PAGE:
Although I knew I had a sister, I searched hard through my memory but could not remember anything about her. Only later on in the evening, after much prompting from my parents, did I vaguely remember leaning out of a window and seeing my mother come home with a new baby.
But there was my father in the center of the room, holding up a rather skinny little creature with short hair growing in every direction. It seemed that she had just woken up from her sleep. She looked dazed for a while and then turned to the loud neighbor and said, "Ma-Ma."
"No, this is your Mama." The woman was embarrassed and pulled my mother forward from the crowd.
Everyone in the room laughed out loud.
Though we had more glass-papered candies as promised, I was disappointed. Suddenly everyone's attention was on Xiao Jie, my little sister. My parents did not even spend time to tell me how my candies should be regulated. Baba, however, did bring yet another novelty egg noodles. The noodles looked so beautiful compared with the black mixed-grain noodles I was used to, and had a wonderful smell as well. Unfortunately they were only for my sister as she was still too young and needed the extra nutrition they provided. But my resentment of my little sister did not last long. Soon enough, Xiao Jie started walking steadily and I could not wait to play the big sister.
Spring was the most beautiful season in Nanchuan, as endless azaleas blossomed from mountain to mountain. For many weeks, the green mountains would be completely covered with a red carpet, thick and heavy. It was through the fields of azaleas that I learned to love my little sister. Childhood for me will live forever in the touch of Xiao Jie's tiny hands, the sound of my parents' laughter and the sweet scent of azaleas.
The climate of southwestern China is extremely humid. To cope with the humidity, the locals rely on a very spicy diet the famous Sichuan cuisine to help stimulate internal circulation and sweat. Summer in Sichuan is usually very hot, so hot that the people in the labor camp could only work in the mornings. In the late afternoons, when the effect of what the locals called the "poisonous sun" died down to a more tolerable degree, Mama and Baba would take us swimming.
The river running at the bottom of our mountain was our salvation in the summer. The part of the river we always went to was not terribly wide, though the current in the middle could be strong at times. There were huge rocks scattered in the water, making swimming a dangerous adventure if one was not careful; so our parents never allowed us to go too far into the river. Xiao Jie and I, not able to swim much anyway, usually had a wonderful time playing on the shallow riverbanks. Occasionally I would search for wildflowers in the mountains surrounding us. Sometimes brave boys would dive from the giant rock in the middle of the river into the white current, emerging triumphantly somewhere downstream, and I would clap my hands with delight. To me, the river was cool, clear and beautiful; every now and then, I also wondered what was upriver from us.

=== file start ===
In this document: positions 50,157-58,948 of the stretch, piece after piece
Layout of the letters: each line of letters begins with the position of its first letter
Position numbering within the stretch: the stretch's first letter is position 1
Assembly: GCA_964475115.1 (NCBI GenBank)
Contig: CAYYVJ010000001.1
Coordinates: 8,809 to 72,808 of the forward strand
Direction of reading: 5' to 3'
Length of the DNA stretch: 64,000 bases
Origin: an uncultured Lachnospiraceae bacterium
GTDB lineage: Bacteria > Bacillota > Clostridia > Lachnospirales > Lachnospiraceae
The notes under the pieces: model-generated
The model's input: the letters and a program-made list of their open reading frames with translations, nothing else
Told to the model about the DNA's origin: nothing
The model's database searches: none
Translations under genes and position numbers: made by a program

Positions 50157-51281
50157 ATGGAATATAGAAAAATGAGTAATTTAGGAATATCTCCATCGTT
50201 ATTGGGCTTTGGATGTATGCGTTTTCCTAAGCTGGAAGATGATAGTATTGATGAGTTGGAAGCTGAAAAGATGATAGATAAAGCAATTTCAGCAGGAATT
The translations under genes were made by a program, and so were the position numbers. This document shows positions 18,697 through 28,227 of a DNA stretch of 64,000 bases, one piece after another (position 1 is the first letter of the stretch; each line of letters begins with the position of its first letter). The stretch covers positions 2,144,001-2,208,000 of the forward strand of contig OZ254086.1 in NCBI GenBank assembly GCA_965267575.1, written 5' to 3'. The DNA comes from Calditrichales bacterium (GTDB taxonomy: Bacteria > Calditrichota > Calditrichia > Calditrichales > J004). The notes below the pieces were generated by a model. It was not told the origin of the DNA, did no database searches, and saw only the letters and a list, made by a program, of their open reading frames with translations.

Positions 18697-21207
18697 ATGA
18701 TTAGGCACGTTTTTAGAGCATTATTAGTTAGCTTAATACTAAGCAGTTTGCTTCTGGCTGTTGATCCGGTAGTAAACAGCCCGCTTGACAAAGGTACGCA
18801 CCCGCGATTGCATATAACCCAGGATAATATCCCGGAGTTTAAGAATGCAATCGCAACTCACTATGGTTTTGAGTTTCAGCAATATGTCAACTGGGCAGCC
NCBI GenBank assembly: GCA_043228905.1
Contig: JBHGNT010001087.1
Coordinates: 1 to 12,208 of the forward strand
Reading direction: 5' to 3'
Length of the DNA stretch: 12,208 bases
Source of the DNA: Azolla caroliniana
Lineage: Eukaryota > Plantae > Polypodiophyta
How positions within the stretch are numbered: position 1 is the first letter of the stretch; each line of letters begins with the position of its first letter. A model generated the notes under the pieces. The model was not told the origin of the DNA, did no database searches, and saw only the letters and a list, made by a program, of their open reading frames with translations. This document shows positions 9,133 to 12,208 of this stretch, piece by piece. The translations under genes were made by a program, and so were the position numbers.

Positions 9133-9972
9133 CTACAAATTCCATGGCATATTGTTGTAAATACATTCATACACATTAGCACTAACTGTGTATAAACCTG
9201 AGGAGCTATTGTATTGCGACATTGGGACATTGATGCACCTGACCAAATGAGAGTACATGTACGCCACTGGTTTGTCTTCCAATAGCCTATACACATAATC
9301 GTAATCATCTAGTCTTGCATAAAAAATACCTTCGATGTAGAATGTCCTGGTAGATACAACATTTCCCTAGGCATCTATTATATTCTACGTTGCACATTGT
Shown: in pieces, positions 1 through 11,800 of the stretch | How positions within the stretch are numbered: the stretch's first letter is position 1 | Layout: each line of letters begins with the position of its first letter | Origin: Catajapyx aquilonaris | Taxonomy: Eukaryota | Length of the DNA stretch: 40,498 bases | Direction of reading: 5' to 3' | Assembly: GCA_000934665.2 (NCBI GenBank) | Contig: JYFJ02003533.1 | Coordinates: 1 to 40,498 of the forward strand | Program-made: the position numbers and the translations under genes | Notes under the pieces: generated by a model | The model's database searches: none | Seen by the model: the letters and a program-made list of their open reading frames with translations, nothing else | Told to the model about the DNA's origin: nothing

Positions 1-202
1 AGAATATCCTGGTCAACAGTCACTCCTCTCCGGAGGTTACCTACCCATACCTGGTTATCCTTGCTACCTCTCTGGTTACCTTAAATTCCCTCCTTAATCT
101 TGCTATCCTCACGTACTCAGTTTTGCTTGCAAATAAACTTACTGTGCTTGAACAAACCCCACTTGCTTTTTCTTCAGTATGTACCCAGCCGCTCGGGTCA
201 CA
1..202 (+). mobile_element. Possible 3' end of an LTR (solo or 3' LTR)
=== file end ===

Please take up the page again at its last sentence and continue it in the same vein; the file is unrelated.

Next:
"I don't really know, Wei," said Mother. "I suppose some cities or villages."
Unfortunately, we soon discovered what was up there. In September 1971, the regular rainy season came early, as soon as summer ended. It poured for many days and many nights. Together with the rain came a hepatitis epidemic. Many in the labor camp believed that it was caused by a chemical factory upriver dumping chemical waste into what was also the source of our drinking water. Though the authorities never confirmed this theory, the factory was closed down a couple of years later.
We had a small clinic in the labor camp and one doctor. The nearest hospital was "many mountains away." Families were first asked to treat the sick at home. Soon, the spread of the disease became too alarming to leave the isolation and medical care of infected individuals to their families. A sick camp consisting of several large military tents was set up by the army engineers.
Xiao Jie was the first in my family to fall ill. One evening she started to run a very high fever and exhibit symptoms of the disease. Immediately, my parents realized the danger; Xiao Jie was only two years old at the time. Mama put on her raincoat and ran out to find the doctor. Baba stayed with Xiao Jie and nursed her fever by putting a hot towel on her forehead. But she showed no sign of improving. She was crying and turning in pain.
"Wei, go back to your room and don't come out here again," Baba yelled at me loudly. "Do you want to catch the disease too? Go back right now!"
I went back to the room that I shared with Xiao Jie but left the door open slightly so that I could hear and watch what was happening in my parents' room.